[I’m sending this out a day early to let everyone know our Jollyville Road farm stand WILL be open July 4th — same time, same place!]

I have a confession to make: I was never, ever rooting for Tropical Storm Debby to come our way. It turned out to be even more of a drencher than I think anyone would ultimately want — nobody is happy about a flooded house — yet a slow-moving storm is exactly what’s needed to fill the area lakes back up.

Although I like to consider myself a person who cares about the greater good, it’s true that when it comes to the farm, I’m utterly selfish. All I could think about as they tracked Debby early on was that if she were to swing over this way and dump “only,” say, six or eight inches, our summer season could be kaput. At the very least, she’d ruin our melons.

It’s happened to us before. We’ve watched entire crops of cantaloupes and Mideast melons split open and rot in the field due to too much rain. What a melon really needs is dry weather. And heat. Lots of rain dilutes the sweetness with too much water; heat concentrates the sugars in the fruit. Last summer’s melons were outstanding and so far, it appears the same will be true this year.

On those afternoons when the temperature approaches 100 degrees, the foliage surrounding the melons curl in protestation. Who can blame it? And while we don’t want several inches of rain to turn the fruit into mush, we worry when such intense heat causes the otherwise protective leaves to shrivel, leaving melons exposed to the piercing sun and vulnerable to scalding. But the melon patch is too big to try to protect the entire area. It’s a shame we can’t retrofit every fruit with its own shade, like maybe by using a whole bunch of these.

Individual melon umbrella hats would indeed be a solution — and a colorful one at that! — yet it could get a tad expensive (and silly). Instead, Farmer John harvests melons every single day in order to rescue them before the relentless sunshine can do its dirty work.

For other crops susceptible to sun scald, like tomatoes and peppers, we rely on the aid of yards and yards and yards of shade cloth. All of the tomato beds designated for July harvests have been covered with the stuff,

and recently, John and the gang rigged up a wall of shade along the western side of our sweetest of sweet peppers, the Corno di Toro.

Or as we like to call this variety of pepper, the Benecio del Toro.

I can’t imagine he’s as sweet as a Corno di Toro, but Beno (as his friends call him, ahem) seems pretty cool, doesn’t he? And during the heat of a Texas summer, a cool, crisp pepper is mighty satisfying.

Though we’re managing to keep most of the crops as cool and crisp as possible, accomplishing the same for ourselves is a bit more of a challenge. There’s no avoiding working outside in dreadful heat, otherwise how could we bring anything to market? So we try to work smart and limit our time in the sun as much as we can.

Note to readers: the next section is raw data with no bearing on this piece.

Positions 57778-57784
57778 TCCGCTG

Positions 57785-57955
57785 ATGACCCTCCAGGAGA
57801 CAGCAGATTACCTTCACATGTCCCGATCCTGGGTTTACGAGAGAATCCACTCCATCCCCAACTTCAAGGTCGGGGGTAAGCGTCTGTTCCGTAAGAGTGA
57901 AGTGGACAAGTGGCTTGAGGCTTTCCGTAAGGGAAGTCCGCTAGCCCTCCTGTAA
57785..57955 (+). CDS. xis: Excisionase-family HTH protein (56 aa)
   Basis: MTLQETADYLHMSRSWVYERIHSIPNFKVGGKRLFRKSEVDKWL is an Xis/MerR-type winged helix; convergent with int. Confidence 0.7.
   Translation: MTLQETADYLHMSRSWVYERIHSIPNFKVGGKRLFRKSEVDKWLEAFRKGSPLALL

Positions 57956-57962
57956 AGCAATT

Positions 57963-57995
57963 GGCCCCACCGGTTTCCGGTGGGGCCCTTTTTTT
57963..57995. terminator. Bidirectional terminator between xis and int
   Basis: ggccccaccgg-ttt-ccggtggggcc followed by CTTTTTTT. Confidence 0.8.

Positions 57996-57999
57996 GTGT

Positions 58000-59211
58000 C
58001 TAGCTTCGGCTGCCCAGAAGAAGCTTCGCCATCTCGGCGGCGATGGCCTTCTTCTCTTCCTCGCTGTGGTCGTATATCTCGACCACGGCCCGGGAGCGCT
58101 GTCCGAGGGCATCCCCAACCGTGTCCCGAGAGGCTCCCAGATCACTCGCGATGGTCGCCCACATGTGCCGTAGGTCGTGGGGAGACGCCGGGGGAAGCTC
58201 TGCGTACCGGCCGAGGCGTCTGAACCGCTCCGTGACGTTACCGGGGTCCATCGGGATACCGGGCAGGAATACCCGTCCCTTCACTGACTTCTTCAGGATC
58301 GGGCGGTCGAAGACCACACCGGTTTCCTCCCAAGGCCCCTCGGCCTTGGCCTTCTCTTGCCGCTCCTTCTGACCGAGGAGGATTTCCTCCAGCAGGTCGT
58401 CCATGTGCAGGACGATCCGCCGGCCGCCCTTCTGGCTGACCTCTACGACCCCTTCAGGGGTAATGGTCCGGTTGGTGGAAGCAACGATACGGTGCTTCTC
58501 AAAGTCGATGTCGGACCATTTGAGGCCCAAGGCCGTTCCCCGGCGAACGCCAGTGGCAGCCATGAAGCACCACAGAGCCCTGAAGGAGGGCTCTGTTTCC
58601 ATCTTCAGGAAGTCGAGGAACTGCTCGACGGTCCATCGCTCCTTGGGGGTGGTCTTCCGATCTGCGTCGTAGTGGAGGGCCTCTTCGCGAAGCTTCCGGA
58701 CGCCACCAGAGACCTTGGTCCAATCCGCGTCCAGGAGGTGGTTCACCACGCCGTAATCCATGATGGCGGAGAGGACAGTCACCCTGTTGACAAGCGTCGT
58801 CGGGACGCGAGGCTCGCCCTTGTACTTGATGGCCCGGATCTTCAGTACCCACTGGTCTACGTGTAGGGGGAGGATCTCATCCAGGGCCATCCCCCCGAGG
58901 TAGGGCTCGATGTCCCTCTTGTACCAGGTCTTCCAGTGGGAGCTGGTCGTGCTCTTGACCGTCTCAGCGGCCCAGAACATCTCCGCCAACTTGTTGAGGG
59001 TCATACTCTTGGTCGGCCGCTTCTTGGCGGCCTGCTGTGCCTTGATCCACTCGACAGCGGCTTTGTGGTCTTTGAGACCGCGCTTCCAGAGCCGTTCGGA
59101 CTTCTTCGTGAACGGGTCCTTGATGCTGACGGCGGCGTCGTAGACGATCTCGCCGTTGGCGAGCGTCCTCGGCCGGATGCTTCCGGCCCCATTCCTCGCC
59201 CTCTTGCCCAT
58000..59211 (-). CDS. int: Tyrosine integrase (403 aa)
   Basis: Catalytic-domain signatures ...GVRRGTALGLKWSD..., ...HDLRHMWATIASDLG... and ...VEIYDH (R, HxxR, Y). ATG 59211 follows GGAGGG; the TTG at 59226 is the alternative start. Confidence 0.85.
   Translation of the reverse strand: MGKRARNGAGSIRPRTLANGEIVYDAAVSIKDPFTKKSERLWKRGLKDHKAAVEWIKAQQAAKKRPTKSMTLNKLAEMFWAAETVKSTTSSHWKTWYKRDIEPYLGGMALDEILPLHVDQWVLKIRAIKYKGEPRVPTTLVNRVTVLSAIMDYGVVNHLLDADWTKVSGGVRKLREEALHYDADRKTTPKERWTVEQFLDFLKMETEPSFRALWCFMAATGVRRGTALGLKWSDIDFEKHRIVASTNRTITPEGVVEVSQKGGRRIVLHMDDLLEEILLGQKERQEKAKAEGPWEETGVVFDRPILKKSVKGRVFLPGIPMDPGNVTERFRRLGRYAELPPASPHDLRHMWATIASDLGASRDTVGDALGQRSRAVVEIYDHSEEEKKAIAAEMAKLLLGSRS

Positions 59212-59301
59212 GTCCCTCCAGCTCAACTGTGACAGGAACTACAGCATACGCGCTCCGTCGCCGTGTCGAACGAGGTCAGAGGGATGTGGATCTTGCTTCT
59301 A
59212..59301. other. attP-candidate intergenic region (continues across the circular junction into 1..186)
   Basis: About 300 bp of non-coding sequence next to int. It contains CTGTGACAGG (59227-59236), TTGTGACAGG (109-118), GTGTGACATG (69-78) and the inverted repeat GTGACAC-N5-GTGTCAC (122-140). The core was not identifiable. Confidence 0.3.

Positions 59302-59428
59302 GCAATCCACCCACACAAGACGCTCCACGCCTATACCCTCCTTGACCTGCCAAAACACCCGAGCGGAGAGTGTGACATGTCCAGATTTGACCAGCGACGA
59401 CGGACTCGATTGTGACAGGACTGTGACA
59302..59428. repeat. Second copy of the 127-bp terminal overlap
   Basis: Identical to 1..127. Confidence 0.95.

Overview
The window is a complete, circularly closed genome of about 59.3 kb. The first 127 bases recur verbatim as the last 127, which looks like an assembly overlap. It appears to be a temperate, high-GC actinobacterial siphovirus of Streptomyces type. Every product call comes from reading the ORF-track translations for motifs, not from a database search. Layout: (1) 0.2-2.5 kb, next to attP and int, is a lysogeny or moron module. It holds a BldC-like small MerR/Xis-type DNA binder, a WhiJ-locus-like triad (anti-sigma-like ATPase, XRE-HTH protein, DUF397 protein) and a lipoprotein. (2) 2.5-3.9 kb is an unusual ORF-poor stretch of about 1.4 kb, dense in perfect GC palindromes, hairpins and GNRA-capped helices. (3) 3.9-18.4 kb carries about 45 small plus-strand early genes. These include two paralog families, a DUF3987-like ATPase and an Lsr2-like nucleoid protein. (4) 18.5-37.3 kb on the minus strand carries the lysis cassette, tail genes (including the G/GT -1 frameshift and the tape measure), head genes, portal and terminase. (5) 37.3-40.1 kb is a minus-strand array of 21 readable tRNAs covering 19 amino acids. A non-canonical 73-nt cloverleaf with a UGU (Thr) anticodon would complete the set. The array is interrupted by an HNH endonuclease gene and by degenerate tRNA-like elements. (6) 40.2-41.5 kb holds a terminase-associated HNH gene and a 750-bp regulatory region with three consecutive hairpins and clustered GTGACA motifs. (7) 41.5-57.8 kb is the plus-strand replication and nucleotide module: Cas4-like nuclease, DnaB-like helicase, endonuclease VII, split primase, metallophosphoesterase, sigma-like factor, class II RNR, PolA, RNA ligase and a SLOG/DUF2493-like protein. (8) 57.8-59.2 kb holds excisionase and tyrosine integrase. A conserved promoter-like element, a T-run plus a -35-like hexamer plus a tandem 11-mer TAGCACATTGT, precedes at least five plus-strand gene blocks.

On tomato harvest days, once the cart is filled with buckets, the harvesters (known locally as the Tomato Mod Squad) take them to the packing shed.

Transferring the fruit from buckets to tomato crates in the relative comfort of our converted detached garage — complete with ceiling fans — provides some necessary respite from the sun. At least for a little while, until it’s time to go out for more.

Besides picking tomatoes, which often takes an entire day, we try to do all the other harvesting during morning hours and attend to under-cover jobs in the afternoons, most recently cleaning, sorting and boxing the truckload of hard squashes we received from Sand Creek Farm in Cameron.

I save my colored bell pepper harvest for later in the day since those beds are sequestered underneath a shade cloth-covered hoop house,

yet there’s no denying, when it hovers around 100 degrees it’s plenty hot under there, just as it is in the garage-cum-packing-shed. Still, we fool ourselves into thinking we’re indeed pretty darned smart, figuring out ways to beat the the worst of the heat like this.

Then we walk into the air-conditioned house and happen upon the smartest one of all.

Yep, this is one cool cat. Beno would undoubtedly approve.

* * *

We’ll have all sorts of goodies for you on the 4th! Here’s what we’ll bring to the stand this Wednesday:

OODLES of melons! — two types of icebox watermelons, cantaloupes and Mideast melons — plus tomatoes; three kinds of cherry tomatoes; loads of beautiful red and yellow bell peppers; zucchini, Zephyr and yellow squash; three varieties of eggplant; Asian cucumbers; okra; bunches of basil; sweet Yellow Granex onions; Cubanelle peppers; Benecio del Toro peppers; butternut squash, acorn squash and spaghetti squash from Sand Creek Farm; and some of this and that.

Jo Dwyer
Angel Valley Organic Farm
Farm stands:
Saturdays 9:00-1:00 in Jonestown on FM 1431 at the blinking yellow light; and
Wednesdays 10:00-2:00 in NW Austin at the Asian American Center, 11713 Jollyville Road (1-1/2 blocks north of the intersection of Jollyville and Duval)